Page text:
I admit it. I’m totally obsessed with Robert Anderson’s Kaleidoscopes. My first encounter was in Scottsdale Arizona at the Camelback Inn Resort & Spa. There it was, right at the entrance, a large atomic steel kaleidoscope with a colorful garden planter at its center. I was hooked. Looking through a garden kaleidoscope provides a stained-glass window version of the lush miniature garden.
Ordinary annuals like pansies and petunias take on a new charm under the gaze of the kaleidoscope—and with a simple twist, the view shifts, the colors change, and the image is entirely new. Same plants; multiple beautiful views.
Would it be too much to ask of ourselves to take a kaleidoscope approach to viewing others who we find difficult, abrasive or offensive? If we shift our view of what seems ordinary and objectionable, we may find something in the other we can appreciate, possibly even admire.
Our attitudes are shaped not as much by what we see but the lens we choose to see through. Do we assume positive intent when dealing with difficult people? Do we look for beauty in the ordinary, mundane interactions of the day? The lens we choose determines the view we see.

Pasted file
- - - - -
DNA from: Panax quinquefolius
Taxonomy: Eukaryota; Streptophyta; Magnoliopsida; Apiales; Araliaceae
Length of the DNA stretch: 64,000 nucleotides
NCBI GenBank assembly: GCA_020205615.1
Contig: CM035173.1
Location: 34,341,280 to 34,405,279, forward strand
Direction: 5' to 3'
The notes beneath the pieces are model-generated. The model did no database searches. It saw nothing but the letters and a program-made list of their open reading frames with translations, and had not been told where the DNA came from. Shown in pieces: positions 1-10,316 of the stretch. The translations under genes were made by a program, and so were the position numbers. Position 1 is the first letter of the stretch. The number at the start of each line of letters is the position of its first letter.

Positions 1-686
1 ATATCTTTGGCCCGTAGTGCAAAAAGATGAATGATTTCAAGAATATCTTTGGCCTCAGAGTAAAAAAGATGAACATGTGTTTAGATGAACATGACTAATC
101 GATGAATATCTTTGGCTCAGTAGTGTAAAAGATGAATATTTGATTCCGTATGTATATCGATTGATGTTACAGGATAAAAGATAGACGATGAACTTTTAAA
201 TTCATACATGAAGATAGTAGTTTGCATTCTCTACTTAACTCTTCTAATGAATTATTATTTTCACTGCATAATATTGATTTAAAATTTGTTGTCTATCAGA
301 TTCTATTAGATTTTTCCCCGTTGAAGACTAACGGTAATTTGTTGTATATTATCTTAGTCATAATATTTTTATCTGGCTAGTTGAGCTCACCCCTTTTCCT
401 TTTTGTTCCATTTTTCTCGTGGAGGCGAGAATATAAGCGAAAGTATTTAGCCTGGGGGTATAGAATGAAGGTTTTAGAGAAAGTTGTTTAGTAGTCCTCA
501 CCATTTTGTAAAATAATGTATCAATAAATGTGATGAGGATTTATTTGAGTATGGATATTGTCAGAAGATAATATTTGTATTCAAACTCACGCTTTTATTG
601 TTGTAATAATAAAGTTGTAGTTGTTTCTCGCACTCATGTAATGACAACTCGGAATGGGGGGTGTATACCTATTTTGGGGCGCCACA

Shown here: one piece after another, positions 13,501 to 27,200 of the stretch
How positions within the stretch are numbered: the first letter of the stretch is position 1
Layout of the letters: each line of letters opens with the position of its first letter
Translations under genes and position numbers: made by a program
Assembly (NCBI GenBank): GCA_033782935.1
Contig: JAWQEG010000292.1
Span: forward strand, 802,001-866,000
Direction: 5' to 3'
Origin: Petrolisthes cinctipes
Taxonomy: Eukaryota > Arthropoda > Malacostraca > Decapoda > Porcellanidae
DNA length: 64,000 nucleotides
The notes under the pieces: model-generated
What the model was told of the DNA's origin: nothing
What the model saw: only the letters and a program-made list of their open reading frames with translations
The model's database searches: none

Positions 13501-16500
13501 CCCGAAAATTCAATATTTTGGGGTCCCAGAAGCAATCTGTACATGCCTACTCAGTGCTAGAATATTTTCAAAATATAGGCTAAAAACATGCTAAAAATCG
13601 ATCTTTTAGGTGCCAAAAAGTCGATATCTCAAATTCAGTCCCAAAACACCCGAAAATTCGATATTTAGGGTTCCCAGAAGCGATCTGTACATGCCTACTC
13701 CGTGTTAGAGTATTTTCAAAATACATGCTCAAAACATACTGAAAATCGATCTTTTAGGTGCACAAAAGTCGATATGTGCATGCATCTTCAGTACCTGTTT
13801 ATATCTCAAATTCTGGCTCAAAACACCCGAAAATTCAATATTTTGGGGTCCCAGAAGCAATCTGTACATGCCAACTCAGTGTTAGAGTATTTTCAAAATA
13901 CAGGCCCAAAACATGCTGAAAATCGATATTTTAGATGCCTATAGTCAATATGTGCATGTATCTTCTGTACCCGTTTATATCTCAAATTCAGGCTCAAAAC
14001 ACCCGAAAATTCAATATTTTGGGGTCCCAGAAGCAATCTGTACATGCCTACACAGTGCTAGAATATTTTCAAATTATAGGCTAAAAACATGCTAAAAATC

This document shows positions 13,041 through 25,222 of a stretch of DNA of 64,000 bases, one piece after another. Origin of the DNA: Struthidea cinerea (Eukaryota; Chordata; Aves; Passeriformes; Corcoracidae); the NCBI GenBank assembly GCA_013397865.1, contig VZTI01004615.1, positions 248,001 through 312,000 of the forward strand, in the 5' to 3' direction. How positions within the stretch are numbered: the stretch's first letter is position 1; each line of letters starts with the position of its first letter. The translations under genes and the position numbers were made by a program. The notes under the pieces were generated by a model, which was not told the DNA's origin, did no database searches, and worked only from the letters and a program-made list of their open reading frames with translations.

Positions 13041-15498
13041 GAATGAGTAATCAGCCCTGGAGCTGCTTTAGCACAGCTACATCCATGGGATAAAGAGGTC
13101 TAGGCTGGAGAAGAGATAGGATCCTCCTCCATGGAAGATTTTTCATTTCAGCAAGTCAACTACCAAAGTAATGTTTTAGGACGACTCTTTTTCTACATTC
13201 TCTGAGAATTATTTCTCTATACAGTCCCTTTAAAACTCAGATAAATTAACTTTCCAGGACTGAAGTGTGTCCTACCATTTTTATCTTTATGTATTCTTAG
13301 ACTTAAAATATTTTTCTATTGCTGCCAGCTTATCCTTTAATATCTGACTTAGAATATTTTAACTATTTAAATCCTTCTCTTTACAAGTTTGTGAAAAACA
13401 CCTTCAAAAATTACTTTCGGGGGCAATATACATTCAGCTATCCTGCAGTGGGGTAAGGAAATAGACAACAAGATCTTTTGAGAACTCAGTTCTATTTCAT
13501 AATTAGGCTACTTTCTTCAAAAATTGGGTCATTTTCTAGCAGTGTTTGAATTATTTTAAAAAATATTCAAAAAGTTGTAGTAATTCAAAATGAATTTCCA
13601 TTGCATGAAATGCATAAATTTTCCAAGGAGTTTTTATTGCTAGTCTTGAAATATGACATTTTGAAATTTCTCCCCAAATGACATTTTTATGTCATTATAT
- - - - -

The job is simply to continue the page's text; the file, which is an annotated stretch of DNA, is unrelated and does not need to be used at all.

The cynic in me finds this approach entirely too sweet and passive to suggest we always look for common ground with those we find abusive and actively disinterested in promoting the common good. Yet promoting the common good rests on finding common ground. And finding common ground demands we come to understand in part how others define “common good.”
I’ll admit, I’m struggling here. Struggling in a political climate that polarizes and castigates “the other.” Twitter is like popcorn for me, with unlimited snarky, polarizing tweets to feast on. And yet…what twist would it take to change our dialogue?
Not too interested in pondering the political? Visit the MN Landscape Arboretum. They have installed several Robert Anderson garden kaleidoscopes. It’s a worthy view.